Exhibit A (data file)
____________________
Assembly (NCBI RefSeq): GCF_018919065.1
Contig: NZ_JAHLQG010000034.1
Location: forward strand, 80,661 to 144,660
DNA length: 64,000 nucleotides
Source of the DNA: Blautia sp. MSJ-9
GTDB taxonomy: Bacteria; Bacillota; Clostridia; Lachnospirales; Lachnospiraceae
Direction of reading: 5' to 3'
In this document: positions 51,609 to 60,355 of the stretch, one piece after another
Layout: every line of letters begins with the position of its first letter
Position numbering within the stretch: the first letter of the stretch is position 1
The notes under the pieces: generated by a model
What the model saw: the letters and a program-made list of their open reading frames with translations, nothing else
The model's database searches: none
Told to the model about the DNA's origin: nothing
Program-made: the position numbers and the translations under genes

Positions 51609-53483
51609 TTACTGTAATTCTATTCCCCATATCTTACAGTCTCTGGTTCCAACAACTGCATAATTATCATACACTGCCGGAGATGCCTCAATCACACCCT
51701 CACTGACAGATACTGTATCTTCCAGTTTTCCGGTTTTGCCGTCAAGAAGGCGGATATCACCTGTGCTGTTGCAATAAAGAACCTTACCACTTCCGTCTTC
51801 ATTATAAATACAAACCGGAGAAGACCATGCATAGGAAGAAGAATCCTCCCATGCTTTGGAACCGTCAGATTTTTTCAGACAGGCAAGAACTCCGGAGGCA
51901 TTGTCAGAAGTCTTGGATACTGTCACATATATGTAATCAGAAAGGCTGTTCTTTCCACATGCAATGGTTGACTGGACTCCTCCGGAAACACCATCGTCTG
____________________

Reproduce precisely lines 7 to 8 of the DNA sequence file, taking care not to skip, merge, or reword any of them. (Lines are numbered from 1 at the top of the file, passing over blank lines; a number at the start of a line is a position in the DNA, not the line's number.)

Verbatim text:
Direction of reading: 5' to 3'
In this document: positions 51,609 to 60,355 of the stretch, one piece after another